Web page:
Asthma/COPD and Insomnia
Asthma and Chronic Obstructive Pulmonary Disease (COPD) are chronic respiratory conditions that can make it difficult to breathe, which can lead to a number of complications, including insomnia. Insomnia is a sleep disorder characterized by difficulty falling asleep, staying asleep, or getting restful sleep.
Studies have shown that people with asthma and COPD are more likely to suffer from insomnia than the general population. This is likely due to a number of factors, including the difficulty breathing that is associated with these conditions. The shortness of breath and chest tightness that can occur during an asthma attack or COPD exacerbation can make it difficult to fall asleep and stay asleep, leading to insomnia.
Moreover, the use of medications to manage asthma and COPD symptoms can also contribute to insomnia. Many asthma and COPD medications, such as bronchodilators and corticosteroids, can have stimulating effects on the body, making it difficult to fall asleep. Additionally, the use of oxygen therapy at night can cause discomfort and make it difficult to sleep.
Another factor that can contribute to insomnia in people with asthma and COPD is the fear of not being able to breathe during the night. This fear can make it difficult to relax and fall asleep, leading to insomnia.
There are a number of things that people with asthma and COPD can do to help alleviate insomnia:
- Talk to a sleep therapist. Those that follow a CBT-I (Cognitive Behavioral Therapy for Insomnia) therapy framework are the most clinically effective. Insomnia therapy is usually covered by insurance.
- Follow a regular sleep schedule: It is important to go to bed and wake up at the same time each day to help regulate your body’s internal clock.
- Establish a bedtime routine: This can include activities such as reading or listening to music to help you relax and get in the mood for sleep.
- Avoid caffeine, nicotine, and alcohol: These substances can make it difficult to fall asleep and stay asleep by instigating anxiety.
- Avoid stimulating activities before bedtime: This can include activities such as watching TV or working on the computer, as they can make it difficult to relax and fall asleep.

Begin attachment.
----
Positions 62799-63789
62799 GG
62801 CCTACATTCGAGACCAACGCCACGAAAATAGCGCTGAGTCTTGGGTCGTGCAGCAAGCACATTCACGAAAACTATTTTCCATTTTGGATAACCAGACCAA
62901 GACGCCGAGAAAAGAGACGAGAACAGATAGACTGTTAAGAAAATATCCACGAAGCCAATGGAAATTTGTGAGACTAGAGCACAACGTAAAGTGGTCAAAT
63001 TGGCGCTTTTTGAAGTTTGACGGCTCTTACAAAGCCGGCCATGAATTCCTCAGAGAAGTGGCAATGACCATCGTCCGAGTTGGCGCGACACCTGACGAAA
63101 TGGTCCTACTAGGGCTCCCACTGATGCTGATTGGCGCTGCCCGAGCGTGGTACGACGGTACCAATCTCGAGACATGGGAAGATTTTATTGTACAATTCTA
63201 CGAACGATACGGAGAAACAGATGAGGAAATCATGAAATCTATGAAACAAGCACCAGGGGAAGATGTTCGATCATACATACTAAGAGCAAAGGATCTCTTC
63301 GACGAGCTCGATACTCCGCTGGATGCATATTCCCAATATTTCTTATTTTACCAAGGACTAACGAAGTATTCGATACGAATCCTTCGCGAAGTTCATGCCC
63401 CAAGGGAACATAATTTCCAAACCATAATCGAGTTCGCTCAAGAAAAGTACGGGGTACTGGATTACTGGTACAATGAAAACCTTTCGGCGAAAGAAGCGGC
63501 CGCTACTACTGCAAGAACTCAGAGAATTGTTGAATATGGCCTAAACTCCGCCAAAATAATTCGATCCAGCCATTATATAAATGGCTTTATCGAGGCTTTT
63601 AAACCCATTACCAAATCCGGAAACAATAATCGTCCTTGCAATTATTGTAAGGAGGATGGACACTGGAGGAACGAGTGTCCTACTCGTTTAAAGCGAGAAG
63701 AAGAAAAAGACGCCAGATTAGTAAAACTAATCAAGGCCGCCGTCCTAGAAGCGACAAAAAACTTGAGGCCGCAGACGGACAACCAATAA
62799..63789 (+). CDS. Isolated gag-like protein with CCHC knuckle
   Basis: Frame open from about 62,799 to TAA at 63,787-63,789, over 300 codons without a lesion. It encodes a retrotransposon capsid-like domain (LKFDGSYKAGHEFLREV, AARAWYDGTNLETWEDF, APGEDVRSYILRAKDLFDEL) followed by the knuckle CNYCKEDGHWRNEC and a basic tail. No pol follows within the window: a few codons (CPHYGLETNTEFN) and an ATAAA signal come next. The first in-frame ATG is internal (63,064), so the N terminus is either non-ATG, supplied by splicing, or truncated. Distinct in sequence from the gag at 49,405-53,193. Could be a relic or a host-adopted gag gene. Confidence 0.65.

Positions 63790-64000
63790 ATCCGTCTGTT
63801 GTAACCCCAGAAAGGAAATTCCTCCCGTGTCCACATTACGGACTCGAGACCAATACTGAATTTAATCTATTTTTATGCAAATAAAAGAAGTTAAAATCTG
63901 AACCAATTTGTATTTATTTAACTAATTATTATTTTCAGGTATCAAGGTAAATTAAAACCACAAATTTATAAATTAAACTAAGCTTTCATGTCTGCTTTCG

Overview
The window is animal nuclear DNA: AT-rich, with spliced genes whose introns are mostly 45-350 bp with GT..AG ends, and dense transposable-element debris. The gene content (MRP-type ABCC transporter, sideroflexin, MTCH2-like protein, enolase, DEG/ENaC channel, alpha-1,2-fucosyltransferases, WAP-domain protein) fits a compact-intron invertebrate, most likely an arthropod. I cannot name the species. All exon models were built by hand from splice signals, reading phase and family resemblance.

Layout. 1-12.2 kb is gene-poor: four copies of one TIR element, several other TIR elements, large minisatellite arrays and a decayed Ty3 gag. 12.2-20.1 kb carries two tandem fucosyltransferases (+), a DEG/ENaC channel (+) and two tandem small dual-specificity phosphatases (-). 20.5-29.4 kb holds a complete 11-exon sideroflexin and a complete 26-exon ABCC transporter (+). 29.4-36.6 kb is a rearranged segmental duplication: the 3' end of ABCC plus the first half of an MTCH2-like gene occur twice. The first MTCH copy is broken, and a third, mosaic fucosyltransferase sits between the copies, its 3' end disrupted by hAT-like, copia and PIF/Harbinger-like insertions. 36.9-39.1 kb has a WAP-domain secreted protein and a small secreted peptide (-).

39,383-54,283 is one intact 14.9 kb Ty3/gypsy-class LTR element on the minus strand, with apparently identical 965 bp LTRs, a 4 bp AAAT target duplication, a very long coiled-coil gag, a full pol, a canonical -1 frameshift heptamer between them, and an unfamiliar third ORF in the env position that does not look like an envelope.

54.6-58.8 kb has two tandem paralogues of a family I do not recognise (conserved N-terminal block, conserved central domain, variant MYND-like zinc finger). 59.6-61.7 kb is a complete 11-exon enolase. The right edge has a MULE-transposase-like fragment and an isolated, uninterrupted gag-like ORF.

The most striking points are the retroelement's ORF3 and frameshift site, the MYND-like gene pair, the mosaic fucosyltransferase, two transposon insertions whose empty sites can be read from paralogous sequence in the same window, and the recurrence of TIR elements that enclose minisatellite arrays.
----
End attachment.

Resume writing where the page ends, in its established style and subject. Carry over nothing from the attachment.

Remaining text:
- Make sure your bedroom is conducive to sleep: This can include making sure that the room is dark, quiet, and at a comfortable temperature.
- Use relaxation techniques: This can include deep breathing exercises, meditation, or yoga to help you relax and fall asleep.
- Consider using a CPAP machine if you have COPD and have been diagnosed with sleep apnea.
It’s important to note that insomnia can be a symptom of other underlying conditions, such as depression or anxiety, so it’s always best to consult with a healthcare professional for a proper diagnosis.
People with asthma and COPD are more likely to suffer from insomnia than the general population due to the difficulty breathing that is associated with these conditions. Medications used to manage asthma and COPD symptoms, fear of not being able to breathe during the night, and other factors can contribute to insomnia. However, by following a regular sleep schedule, establishing a bedtime routine, avoiding stimulating activities before bedtime, and using relaxation techniques, people with asthma and COPD can help alleviate insomnia. If you suspect you have insomnia, it is important to consult a healthcare professional for a proper diagnosis and treatment.
Once you’re safe… Keep in mind:
Respiratory Therapy: A Long-Term Solution
Respiratory Therapy is a proven method for managing and reducing the symptoms of Asthma and COPD. Studies show that Respiratory Therapy works as well as or better than other approaches and has effects that last even after the therapy is done.
Fill out Nightingale Health’s questionnaire to get started with Respiratory Therapy right from your phone or computer — no in-person visits are necessary. Quality of life is possible when you embark on a therapeutic journey.
Failure to Treat COPD v2
NDH Sleep Whitepaper v2